Zeina Karam

BEIRUT: Syriaís President Bashar Assad said Thursday he will spare no effort to make U.N. envoy Kofi Annanís peace plan a success, but demanded that armed opponents battling his regime commit to halting violence.

Gunmen kidnapped a high-ranking military pilot outside the capital and assassinated two army colonels in the countryís business hub, in what appeared to be part of a stepped-up campaign by the battered opposition against the symbols of Assadís power.

The violence Thursday underlined the Syrian governmentís predicament: Acceptance and implementation of the U.N. plan, which calls for a full cease-fire, risks spelling the end of an autocratic regime which has relied largely on brute force to stay in power over the past four decades.

Assadís condition of an express promise from the opposition to stop attacks could complicate Annanís attempts to bring an end to more than a year of violence that the U.N. says has killed more than 9,000 people.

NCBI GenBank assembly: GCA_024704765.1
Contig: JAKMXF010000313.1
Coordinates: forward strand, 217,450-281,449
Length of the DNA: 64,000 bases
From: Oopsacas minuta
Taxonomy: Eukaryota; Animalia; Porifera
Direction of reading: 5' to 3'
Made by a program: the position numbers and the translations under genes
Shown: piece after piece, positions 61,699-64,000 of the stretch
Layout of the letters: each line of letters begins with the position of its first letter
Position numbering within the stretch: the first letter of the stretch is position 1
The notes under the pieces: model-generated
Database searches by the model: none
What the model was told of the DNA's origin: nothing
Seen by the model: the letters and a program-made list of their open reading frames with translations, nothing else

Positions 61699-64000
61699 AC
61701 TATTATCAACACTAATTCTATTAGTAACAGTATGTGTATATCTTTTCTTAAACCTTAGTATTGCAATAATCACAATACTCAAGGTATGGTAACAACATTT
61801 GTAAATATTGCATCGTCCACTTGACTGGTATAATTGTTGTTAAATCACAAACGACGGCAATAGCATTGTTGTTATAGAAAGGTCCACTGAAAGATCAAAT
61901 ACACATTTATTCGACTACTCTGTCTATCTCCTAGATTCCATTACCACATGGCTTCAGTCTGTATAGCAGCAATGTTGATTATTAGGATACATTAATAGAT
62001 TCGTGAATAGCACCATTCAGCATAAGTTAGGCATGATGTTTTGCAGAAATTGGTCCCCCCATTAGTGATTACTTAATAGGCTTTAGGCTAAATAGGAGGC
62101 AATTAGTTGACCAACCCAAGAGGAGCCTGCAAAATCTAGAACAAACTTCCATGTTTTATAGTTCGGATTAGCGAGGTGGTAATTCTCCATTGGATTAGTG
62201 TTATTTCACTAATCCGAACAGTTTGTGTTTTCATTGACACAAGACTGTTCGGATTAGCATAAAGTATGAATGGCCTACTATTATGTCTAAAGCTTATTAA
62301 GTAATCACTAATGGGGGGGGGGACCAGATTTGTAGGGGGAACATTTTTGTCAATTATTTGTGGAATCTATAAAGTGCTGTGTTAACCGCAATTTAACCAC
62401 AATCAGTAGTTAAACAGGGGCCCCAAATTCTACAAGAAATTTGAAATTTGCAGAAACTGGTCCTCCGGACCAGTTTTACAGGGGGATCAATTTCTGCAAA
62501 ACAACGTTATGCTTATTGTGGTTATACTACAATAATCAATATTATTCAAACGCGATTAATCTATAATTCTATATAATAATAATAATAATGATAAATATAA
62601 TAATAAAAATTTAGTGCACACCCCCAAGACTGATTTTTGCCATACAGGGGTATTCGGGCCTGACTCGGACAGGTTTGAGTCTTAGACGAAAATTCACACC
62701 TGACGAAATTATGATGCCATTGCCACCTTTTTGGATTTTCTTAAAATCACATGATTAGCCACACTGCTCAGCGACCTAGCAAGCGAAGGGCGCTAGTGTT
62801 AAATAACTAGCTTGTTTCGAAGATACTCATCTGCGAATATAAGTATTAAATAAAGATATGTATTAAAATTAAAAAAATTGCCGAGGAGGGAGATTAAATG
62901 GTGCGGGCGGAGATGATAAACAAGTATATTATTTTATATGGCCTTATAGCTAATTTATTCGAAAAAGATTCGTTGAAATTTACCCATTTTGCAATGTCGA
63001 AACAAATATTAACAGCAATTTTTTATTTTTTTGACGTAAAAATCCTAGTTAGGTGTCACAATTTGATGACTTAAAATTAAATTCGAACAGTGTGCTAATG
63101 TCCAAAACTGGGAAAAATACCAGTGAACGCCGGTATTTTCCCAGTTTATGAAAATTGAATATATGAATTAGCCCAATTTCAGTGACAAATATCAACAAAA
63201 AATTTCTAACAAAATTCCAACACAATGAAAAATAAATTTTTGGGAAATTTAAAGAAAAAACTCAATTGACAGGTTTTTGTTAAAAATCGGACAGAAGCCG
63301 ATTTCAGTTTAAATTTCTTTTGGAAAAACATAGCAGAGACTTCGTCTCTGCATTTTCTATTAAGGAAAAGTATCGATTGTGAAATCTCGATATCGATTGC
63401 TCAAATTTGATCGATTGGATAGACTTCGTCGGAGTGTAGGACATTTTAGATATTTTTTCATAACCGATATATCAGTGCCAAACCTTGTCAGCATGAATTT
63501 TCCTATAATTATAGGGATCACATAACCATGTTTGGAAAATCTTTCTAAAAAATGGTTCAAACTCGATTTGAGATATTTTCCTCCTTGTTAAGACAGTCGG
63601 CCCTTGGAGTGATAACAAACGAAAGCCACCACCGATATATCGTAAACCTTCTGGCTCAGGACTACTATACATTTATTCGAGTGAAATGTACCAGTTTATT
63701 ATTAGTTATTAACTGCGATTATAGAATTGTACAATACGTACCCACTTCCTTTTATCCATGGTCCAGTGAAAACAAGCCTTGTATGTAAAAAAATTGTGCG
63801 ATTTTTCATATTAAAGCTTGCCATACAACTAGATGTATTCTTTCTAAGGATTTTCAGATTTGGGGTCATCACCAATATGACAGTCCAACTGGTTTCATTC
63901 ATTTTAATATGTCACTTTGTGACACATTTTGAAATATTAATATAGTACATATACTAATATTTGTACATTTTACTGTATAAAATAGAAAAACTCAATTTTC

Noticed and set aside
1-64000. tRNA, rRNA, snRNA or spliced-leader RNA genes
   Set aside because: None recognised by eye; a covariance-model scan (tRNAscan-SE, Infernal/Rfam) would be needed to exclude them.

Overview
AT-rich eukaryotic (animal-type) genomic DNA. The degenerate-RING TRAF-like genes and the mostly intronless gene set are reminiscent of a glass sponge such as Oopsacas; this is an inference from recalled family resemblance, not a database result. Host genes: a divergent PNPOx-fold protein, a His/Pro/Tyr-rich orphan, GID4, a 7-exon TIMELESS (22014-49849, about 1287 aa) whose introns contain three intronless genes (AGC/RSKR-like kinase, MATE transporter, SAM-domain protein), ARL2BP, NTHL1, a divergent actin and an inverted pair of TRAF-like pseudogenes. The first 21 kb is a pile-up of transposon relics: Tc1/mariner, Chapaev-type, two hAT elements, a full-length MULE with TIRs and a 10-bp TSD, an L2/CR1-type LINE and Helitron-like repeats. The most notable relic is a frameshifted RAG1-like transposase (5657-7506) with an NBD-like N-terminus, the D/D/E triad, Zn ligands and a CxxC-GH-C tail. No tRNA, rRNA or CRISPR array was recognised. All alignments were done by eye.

The opposition has cautiously welcomed Annanís six-point plan, but it is also deeply skeptical Assad will carry it out, believing he has accepted it just to win time while his forces continue their bloody campaign to crush the uprising. Armed rebels are unlikely to stop fighting unless offensives by security forces halt. It is also difficult for rebel forces to uniformly stop fighting since there is no central command structure.

Last year, Assad agreed to an Arab-brokered peace plan similar to Annanís, pledging to work with observers who traveled to Syria on a mission to end the crackdown. But the regime failed to pull out its tanks from towns and cities, saying the country was under attack from the armed groups, and the bloodshed has escalated sharply since the League halted its observer mission on Jan. 28.

That failure tempered reaction to Assadís promises Thursday. It is not clear how he can abide by Annanís plan without losing control over cities recently recovered from rebel control by the military.